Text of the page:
DOL Responds to Fiduciary Rule Lawsuit

By Rebecca Moore | July 19, 2016
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The DOL points out that it was expressly given broad authority to grant “conditional or unconditional” administrative exemptions to the prohibited transaction provisions in the Code. Moreover, Congress expressly delegated to DOL the authority to grant exemptions only on its determination, in accordance with DOL’s expertise and competing policy concerns, that an exemption would be administratively feasible and in the interests of retirement investors and protective of their rights. 

“In light of the changes in the marketplace for retirement advice since ERISA was enacted in 1974, the Rule’s revisions ensure that the fiduciary definition extends to those who are now largely responsible for providing investment advice to retirement investors. Instead of relying on ERISA-covered defined benefit plans, ‘where their employer has both the incentive and fiduciary duty to facilitate sound investment choices,’ most investors are now covered by individual account-based plans for which individuals make their own choices and rely on advisers in a market where ‘both good and bad investment choices are myriad and [conflicted] advice ... is commonplace,’” the DOL says in its response. Thus, contrary to NAFA’s contention that the rule improperly expands the universe of fiduciaries, the DOL says the rule instead aligns the definition of investment advice with today’s marketplace realties and ensures, consistent with congressional intent, that fiduciary status applies to “persons whose actions affect the amount of benefits retirement plan participants will receive.”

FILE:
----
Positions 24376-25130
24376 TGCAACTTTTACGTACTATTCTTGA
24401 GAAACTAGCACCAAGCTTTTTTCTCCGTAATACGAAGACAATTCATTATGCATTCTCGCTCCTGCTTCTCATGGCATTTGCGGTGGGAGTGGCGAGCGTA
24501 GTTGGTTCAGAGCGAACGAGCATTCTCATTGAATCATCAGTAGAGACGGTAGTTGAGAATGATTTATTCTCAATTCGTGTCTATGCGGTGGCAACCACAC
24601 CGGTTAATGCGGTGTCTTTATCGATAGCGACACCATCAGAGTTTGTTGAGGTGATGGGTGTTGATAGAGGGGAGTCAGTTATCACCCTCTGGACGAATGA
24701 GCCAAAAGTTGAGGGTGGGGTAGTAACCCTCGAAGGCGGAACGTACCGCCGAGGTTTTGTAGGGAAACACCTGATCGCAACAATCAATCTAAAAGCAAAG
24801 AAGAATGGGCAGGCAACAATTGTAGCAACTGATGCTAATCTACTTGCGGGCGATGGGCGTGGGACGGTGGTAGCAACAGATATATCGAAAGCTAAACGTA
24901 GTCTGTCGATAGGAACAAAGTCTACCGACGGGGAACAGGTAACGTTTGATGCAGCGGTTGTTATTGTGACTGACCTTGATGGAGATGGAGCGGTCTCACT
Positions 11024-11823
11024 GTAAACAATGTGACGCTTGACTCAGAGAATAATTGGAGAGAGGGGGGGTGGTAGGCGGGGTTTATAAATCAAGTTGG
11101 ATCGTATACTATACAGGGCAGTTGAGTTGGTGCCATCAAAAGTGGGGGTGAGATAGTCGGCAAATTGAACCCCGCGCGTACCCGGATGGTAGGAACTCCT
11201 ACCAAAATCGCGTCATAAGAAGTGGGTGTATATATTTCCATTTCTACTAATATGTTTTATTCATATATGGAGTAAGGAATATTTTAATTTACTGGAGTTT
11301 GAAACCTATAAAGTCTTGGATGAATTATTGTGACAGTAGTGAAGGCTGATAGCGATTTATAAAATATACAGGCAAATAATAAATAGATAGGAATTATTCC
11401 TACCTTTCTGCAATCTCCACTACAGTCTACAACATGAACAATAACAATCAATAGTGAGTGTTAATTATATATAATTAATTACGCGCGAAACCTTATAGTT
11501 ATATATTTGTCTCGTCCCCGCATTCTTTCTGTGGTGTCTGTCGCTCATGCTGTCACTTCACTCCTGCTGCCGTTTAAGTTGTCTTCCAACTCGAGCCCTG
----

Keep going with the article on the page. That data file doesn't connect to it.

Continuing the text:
In the preamble to the Rule, the Department—which has the relevant authority and expertise to account for these considerations—explains in detail how the “regular basis” requirement in the 1975 regulation, in particular, no longer aligns with congressional intent in light of today’s market realities. 

As DOL explained in the preamble to the Best Interest Contract (BIC) Exemption, the impartial conduct standards constitute “baseline standards of fundamental fair dealing that must be present when fiduciaries make conflicted investment recommendations to Retirement Investors” because the standards “are necessary to ensure that Advisers’ recommendations reflect the best interest of their Retirement Investor customers, rather than the conflicting financial interests of the Advisers and their Financial Institutions.” The DOL argues that given Congress’s broad delegation of authority to DOL, as well as the requirement that any exemptions serve the interests, and protect the rights, of retirement investors, DOL’s determination to condition use of the BIC Exemption on compliance with “baseline standards of fundamental fair dealing,” id., is entirely reasonable and “entitled to great deference.”

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